My investigation focuses on unveiling the assembly history of the different morphological components of galaxies: stellar bulges, disks, and bars.

In particular:

  • I provided expectations of size evolution of high-redshift galaxies, creating mock JWST observations from cosmological simulations (Costantin et al. 2023).
  • I recently proposed that spheroids form in two waves, where first-wave bulges are relics of the early universe embedded in disk galaxies (Costantin et al. 2021, 2022).
  • I investigated different diagnostics to classify bulges (and bars), proposing that the intrinsic shape describes their dynamical status (see Costantin et al. 2018a,b).
  • I started a line of research that focuses on small bulges in late-type galaxies. These ''bulgeless'' galaxies are now investigated by the BEARD team (PI: J. Méndez Abreu; see Costantin et al. 2017; 2020).
  • I focused on the stellar population properties of the core of massive early-type galaxies in the context of the WEAVE-StePS survey (Costantin et al. 2019).

Ωrigin of the Morphological Evolution of GAlaxies

This project provides a catalog of high-redshift galaxies taken from the Illustris TNG50 simulation. Synthetic images were created with the SKIRT radiative transfer code (v9.0), including the effects of dust attenuation and scattering. Galaxies are observed (imaging mode) with the NIRCam instrument mounted on the James Webb Space Telescope. The mirage tool (v2.2.1) was used to simulated imaging data which have the NIRCam instrumental noise effects and the CEERS observing strategy. Data simulated with mirage were run through the JWST pipeline (v1.4.6), mimicking the data calibration strategy to be used for in-flight data.

Relics In Disk GalaxiES

Extracted from Costantin et al. (2021, 2022). In this work, I found that the majority of massive galaxies (~85%) build inside-out, growing their extended stellar disk around the central spheroid. The peak of the formation of bulges occurred at z=1.6, with a first population building half of their mass as early as 0.9 Gyr after the Big Bang (z=6.2) and a second wave peaking 3.8 Gyr later (z=1.3). In contrast, the disks in these galaxies typically formed at z=1. The results of this work allow extending to late-type galaxies the two-phase paradigm valid for early-type galaxies. Massive disk galaxies can host a compact core (first-wave bulge), which went through a blue and red-nugget phase and grew an extended stellar disk at later times.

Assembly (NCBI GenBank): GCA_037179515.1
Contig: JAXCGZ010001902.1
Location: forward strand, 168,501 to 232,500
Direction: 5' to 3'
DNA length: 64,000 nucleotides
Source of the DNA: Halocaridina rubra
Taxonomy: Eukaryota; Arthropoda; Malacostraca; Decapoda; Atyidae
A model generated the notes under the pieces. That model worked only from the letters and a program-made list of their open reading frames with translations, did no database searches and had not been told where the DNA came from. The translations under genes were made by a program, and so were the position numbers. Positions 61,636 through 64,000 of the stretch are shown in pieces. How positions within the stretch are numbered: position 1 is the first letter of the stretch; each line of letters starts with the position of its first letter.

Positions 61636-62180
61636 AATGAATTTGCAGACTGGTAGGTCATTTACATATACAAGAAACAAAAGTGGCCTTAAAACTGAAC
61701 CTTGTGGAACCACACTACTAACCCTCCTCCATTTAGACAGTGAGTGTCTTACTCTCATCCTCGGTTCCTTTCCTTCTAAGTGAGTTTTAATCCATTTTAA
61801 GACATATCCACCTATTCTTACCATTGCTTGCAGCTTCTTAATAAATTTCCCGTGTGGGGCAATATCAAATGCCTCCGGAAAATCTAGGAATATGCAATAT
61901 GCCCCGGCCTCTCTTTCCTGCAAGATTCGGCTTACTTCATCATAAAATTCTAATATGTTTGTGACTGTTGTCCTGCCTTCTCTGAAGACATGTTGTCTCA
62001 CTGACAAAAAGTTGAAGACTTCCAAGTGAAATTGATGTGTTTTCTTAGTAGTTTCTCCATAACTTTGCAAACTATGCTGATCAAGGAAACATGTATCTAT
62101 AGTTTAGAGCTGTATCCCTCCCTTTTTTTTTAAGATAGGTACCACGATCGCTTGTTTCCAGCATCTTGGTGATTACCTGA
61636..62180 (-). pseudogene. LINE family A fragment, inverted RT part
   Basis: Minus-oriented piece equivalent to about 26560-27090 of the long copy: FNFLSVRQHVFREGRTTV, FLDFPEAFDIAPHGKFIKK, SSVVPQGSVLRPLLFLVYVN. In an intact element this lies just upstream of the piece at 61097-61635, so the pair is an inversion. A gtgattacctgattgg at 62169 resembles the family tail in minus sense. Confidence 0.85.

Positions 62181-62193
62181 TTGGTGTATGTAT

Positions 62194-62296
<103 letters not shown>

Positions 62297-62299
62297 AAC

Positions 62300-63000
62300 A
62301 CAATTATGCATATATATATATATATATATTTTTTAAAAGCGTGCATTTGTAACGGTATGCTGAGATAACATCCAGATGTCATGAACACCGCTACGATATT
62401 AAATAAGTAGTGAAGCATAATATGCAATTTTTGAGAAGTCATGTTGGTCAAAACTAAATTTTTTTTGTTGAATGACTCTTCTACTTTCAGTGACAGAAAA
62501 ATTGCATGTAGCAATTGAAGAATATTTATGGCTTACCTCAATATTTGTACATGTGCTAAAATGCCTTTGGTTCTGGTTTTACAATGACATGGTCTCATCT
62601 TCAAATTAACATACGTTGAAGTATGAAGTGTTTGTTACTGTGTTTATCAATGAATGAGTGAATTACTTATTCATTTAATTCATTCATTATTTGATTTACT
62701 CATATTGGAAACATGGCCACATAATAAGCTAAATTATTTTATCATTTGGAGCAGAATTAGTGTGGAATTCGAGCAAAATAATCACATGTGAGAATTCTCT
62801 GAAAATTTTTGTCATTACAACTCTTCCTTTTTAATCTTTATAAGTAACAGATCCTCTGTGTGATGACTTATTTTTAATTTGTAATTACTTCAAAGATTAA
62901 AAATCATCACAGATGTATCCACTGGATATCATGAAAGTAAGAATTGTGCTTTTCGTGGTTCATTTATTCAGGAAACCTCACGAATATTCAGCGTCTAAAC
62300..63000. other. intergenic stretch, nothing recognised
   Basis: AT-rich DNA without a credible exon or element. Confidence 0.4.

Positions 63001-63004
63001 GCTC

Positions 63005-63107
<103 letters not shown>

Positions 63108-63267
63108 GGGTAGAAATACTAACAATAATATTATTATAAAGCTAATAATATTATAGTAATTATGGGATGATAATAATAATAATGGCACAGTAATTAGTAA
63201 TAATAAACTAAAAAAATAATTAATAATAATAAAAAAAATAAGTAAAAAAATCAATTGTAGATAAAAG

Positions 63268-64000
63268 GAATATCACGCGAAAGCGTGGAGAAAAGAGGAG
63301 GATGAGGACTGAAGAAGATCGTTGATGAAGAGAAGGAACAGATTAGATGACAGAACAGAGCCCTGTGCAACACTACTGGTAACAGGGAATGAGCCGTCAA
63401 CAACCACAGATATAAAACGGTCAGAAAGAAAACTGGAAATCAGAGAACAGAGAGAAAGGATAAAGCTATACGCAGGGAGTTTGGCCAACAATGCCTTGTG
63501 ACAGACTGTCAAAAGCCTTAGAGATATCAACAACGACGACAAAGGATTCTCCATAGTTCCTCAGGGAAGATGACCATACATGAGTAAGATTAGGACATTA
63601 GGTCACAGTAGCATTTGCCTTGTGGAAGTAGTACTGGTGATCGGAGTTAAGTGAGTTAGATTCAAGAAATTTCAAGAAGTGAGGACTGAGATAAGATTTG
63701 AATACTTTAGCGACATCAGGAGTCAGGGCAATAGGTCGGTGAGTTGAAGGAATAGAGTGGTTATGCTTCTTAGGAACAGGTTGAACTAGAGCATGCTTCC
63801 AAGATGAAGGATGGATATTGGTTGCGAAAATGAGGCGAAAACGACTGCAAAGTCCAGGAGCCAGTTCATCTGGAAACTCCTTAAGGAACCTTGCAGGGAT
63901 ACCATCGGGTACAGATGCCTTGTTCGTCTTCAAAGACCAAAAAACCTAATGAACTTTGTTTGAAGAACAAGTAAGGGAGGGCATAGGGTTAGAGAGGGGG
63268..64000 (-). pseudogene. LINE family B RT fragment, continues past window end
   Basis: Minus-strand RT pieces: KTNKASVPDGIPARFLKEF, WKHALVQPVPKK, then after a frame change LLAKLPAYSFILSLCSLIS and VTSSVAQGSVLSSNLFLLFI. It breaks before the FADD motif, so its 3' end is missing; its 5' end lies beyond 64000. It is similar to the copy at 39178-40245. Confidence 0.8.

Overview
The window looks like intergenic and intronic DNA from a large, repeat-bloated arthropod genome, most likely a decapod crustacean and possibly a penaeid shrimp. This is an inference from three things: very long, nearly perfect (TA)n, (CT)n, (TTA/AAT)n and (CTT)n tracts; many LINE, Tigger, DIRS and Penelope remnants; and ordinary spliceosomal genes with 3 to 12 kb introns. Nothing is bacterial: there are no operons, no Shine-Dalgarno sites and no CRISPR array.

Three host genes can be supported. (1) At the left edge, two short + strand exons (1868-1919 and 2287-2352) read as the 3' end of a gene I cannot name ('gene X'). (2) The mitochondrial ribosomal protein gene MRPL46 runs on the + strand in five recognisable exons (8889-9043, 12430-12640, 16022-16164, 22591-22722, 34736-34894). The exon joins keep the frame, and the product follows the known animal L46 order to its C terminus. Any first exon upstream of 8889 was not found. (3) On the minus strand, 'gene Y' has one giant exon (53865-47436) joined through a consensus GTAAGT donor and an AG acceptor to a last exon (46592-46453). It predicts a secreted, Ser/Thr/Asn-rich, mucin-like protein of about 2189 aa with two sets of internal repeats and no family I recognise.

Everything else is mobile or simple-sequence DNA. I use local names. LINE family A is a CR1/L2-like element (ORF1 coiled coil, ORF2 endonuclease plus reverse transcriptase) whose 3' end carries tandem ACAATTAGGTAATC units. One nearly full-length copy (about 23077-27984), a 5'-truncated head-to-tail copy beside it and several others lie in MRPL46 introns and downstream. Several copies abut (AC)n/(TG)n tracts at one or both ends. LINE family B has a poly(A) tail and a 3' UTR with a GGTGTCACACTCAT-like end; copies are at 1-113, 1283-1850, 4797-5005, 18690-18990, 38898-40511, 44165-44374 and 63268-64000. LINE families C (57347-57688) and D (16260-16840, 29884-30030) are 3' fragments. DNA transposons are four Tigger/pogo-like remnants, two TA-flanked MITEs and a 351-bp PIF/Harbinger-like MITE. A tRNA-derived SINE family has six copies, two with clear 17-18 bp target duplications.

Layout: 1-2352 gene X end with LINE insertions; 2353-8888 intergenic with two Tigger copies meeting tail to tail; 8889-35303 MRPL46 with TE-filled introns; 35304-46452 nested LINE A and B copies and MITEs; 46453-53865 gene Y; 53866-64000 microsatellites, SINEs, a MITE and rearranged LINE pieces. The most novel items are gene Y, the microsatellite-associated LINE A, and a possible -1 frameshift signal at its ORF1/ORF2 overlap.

Bulgeless Evolution And the Rise of Disks

Extracted from Costantin et al. (2020). In this work, I reported new observations of small bulges showing that they follow the mass-velocity dispersion relation expected for virialized systems. Contrary to previous claims, small bulges bridge the gap between massive elliptical galaxies and globular clusters. These results lead us to hypothesize that these small bulges are actually the low-mass descendants of compact objects observed at high redshift, also known as red nuggets, which are consistently produced in cosmological ΛCDM simulations. Therefore, this also suggests that the established coevolution of supermassive black holes and large bulges naturally extends to spheroids in the low-mass regime.

Stellar Populations at intermediate redshifts Survey

Extracted from Costantin et al. (2019). In this work, I tested StePS expected performances using realistic simulations at different redshifts and signal-to-noise ratios. I proposed that the difference between r-band and u-band light-weighted ages is a simple, robust, and meaningful physical parameter that can be used to trace the coexistence of widely diverse stellar components: younger stellar populations superimposed on the bulk of older ones. The main novelty is the use of ultraviolet indices together with more classic optical ones in the context of a full Bayesian analysis to infer simple but meaningful physical properties of past SFH of galaxies, the so-called archaeological approach.